Selangor to defend its stand on ECRL alignment
The state govt knows better how it could leverage and optimise the ECRL services for economic development
by AFIQ AZIZ / graphic by MZUKRI MOHAMAD
THE Selangor government is still not convinced with the current federal administration’s proposal to revert the East Coast Rail Link (ECRL) to its original planned route that had been labelled as costly.
The state government had agreed to the current planned route that runs through the state after it was modified during the last federal administration to save cost, but the current government wants the route to be reverted to the original plan, citing investment already made.
Selangor executive councillorin charge of public transport Ng Sze Han said the state is not fully convinced of the need to revert alignment to the original route.
He said Selangor and federal officials have met several times last year, but the state government has not agreed to any changes and is not expected to change its mind.
This is despite Transport Minister Datuk Seri Dr Wee Ka Siong’s advocating for the route change.
The ECRL, the country’s coastal railway link designed to carry some eight million passengers and 53 million tonnes of cargo annually by 2040, has had its alignment changed twice under two federal administrations.
In 2019, the Pakatan Harapan (PH) government revised the ECRL route with a reduction of RM21.5 billion, from its original cost of RM65.5 billion.
The revision mainly affected Section C of the package, which runs from Pahang to Port Klang, Selangor.
The realignment was to avoid the water catchment area in Gombak, Selangor, and saw the route directed south into areas that include Negri Sembilan.
However, the political realignment at Putrajaya in March last year had caused another change of the ECRL project, as the Perikatan Nasional government wanted to reinstate its original plan of Section C, which involves costly construction of the 17.8km-long Genting Tunnel in Bentong, Pahang.
Ng said Selangor knows better how the state could leverage and optimise the ECRL services for its economic development.
“For example, the development of Selangor is towards the south. Kuala Langat and Sepang are the new investment hubs for foreign direct investment, and several world-renowned paper mills will be opening soon there,” Ng told The Malaysian Reserve in his text reply.
He said the state is also prepared in case the federal administration tries to invoke the Land Acquisition Act 1960, which would allow the government to take over land for redevelopment.
“It must be noted that land approval matters and its execution fall under the state jurisdiction.”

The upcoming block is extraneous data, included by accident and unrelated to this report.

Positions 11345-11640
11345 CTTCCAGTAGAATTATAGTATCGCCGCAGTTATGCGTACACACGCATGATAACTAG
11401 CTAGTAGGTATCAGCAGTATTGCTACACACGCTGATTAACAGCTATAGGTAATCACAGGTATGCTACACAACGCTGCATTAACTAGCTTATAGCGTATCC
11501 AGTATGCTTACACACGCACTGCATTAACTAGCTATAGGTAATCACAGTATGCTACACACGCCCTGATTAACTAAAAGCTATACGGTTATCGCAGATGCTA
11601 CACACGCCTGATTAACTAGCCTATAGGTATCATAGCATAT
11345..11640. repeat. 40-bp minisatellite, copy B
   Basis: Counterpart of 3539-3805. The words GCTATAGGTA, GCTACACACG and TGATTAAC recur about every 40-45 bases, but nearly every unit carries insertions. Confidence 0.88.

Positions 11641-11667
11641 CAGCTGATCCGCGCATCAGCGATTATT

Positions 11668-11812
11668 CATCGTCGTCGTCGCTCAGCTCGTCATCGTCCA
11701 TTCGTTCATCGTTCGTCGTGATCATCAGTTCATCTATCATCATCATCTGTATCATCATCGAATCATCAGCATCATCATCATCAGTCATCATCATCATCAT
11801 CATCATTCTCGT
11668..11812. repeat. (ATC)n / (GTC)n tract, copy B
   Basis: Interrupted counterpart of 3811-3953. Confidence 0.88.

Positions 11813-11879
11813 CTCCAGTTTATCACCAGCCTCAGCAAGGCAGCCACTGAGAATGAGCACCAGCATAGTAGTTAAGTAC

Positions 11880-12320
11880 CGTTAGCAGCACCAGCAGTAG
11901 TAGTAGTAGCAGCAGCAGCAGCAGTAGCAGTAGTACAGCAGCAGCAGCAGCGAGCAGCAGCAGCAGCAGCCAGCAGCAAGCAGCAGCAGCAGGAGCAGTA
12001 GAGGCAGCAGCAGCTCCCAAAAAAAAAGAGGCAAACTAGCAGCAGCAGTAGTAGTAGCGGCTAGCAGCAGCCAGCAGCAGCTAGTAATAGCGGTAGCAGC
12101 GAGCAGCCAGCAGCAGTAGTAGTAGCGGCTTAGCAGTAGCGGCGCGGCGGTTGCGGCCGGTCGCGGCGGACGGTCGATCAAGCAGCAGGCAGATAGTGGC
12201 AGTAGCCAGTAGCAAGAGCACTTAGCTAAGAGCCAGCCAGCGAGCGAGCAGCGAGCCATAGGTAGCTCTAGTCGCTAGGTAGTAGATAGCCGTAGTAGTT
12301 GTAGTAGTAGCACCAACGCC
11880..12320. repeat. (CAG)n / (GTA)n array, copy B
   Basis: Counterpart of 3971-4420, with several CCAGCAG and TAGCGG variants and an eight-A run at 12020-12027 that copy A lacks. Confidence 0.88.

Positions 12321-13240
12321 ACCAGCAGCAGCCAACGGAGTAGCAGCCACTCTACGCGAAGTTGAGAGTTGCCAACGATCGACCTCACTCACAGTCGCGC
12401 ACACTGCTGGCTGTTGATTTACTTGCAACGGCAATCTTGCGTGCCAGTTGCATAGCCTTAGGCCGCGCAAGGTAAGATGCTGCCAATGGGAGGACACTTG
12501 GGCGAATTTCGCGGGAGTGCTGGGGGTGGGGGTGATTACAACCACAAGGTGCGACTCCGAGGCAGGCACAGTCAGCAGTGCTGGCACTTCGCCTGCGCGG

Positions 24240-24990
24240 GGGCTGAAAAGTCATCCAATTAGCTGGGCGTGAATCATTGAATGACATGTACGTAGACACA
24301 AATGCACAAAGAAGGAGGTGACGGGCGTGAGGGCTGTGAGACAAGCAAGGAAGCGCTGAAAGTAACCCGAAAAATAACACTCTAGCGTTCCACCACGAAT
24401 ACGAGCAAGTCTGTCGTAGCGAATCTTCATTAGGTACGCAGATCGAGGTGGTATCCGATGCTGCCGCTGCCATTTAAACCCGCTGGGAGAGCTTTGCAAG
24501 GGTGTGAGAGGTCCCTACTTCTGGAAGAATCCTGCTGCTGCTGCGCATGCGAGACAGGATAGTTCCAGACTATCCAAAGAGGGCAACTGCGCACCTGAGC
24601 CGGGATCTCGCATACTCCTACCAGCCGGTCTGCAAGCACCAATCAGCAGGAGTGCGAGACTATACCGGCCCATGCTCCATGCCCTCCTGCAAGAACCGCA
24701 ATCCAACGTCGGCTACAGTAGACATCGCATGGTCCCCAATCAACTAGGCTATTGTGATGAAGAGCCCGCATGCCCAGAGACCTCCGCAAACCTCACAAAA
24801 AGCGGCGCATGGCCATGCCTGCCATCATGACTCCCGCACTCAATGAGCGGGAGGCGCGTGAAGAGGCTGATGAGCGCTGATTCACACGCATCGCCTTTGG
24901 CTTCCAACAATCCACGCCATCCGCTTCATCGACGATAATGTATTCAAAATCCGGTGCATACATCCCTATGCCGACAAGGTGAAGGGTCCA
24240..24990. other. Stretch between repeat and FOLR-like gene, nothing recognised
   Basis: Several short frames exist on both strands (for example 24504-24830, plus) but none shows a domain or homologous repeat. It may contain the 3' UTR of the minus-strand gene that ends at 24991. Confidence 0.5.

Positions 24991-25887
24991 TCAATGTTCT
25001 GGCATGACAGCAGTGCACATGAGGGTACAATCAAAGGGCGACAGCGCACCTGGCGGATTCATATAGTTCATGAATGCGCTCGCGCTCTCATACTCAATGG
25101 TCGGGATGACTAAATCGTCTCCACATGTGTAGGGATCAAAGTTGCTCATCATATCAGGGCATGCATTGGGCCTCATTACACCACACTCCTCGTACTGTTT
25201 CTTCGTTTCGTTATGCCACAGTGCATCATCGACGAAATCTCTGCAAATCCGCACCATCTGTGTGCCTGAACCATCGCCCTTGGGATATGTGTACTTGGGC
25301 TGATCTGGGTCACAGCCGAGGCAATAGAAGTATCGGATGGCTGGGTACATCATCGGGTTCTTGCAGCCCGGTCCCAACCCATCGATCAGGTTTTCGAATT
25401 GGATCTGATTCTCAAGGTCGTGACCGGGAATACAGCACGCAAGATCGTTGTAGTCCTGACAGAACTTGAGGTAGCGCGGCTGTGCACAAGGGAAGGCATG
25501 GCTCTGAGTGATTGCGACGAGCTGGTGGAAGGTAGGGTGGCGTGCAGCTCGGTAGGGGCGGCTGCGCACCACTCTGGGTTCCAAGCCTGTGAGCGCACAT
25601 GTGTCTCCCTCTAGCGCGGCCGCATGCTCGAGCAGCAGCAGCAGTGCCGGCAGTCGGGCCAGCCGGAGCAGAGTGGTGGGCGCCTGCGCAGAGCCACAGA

On March 7, the ECRL developer Malaysia Rail Link Sdn Bhd (MRL) announced in a Bernama report that the project, which is expected to be completed in 2026, has reached a progress rate of nearly 21%.
However, MRL chairman Tan Sri Mohd Zuki Ali said although the percentage indicated that the project is ahead of schedule, it still has “a long way to go” due to issues like land acquisition and site clearance.
He acknowledged that the most critical issue includes the approval from state governments on Section C from Temerloh to Port Klang.
“We are still awaiting approval from the Selangor state government. If we get the approval, then the entire ECRL project will be able to be implemented (immediately) and we will ensure that it does not fall behind schedule,” he said in the report.
Under the PH administration, the proposed Section C alignment comprises a mainline with a length of 143.1km and a spurline measuring 41.5km, with five-passenger/freight stations and one future station.
A railway expert is of the view that the industry would benefit more through the southern alignment, as more industrial areas like Nilai and Seremban can enjoy ECRL cargo services.
“Inland ports can be built in between the stations at the area for cargo activities. It makes more sense.
“In terms of cost, it definitely will be cheaper as no major tunnelling is involved and it would not disrupt the main town and green zones of Gombak and Bentong,” the expert said, adding that an amicable solution between the government is needed or it would risk delaying the ECRL project.
Meanwhile, Wee announced that the ECRL has been further enhanced by extending the original alignment of 640 km to 665km, encompassing the original 30km which is 24km from Jalan Kastam (Port Klang) to West Port, and 6km from Jalan Kastam to the North Port.
As the primary objective of constructing ECRL is as a cargo route which is 70% cargo and 30% passengers, Wee said the ministry will need to ensure there are returns of the investment through the train optimisation.
Among others, the extension will comprise a new land bridge in the area, Bernama reported last week.